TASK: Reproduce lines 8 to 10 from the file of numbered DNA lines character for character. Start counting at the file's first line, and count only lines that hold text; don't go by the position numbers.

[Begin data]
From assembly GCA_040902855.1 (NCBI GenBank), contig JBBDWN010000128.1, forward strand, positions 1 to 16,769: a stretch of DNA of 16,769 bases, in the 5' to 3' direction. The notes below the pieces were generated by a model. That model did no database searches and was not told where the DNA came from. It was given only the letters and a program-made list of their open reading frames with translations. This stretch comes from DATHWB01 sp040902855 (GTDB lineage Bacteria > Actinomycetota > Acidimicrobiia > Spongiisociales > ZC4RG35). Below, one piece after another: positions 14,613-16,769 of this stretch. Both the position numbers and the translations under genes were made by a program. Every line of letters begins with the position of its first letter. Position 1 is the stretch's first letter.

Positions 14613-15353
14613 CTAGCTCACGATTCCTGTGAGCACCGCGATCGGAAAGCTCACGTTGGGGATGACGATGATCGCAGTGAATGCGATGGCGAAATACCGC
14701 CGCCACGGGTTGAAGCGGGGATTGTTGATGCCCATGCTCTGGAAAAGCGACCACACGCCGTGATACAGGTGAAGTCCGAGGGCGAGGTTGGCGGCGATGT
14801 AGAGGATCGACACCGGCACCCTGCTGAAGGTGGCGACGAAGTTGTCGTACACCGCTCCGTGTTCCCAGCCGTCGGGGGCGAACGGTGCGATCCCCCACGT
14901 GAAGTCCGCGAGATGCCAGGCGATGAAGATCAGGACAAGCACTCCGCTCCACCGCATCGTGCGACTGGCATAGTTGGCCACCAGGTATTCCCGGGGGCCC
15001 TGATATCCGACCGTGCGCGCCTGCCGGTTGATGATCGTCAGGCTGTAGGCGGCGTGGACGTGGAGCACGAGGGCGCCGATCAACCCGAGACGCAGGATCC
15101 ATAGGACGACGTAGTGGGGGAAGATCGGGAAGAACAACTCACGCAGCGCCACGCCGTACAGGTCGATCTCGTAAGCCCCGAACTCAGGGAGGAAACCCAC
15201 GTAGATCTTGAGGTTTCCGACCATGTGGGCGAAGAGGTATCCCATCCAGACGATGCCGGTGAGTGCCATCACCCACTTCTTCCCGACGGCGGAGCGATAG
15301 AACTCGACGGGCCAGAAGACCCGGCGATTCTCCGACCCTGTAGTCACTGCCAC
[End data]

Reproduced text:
15101 ATAGGACGACGTAGTGGGGGAAGATCGGGAAGAACAACTCACGCAGCGCCACGCCGTACAGGTCGATCTCGTAAGCCCCGAACTCAGGGAGGAAACCCAC
15201 GTAGATCTTGAGGTTTCCGACCATGTGGGCGAAGAGGTATCCCATCCAGACGATGCCGGTGAGTGCCATCACCCACTTCTTCCCGACGGCGGAGCGATAG
15301 AACTCGACGGGCCAGAAGACCCGGCGATTCTCCGACCCTGTAGTCACTGCCAC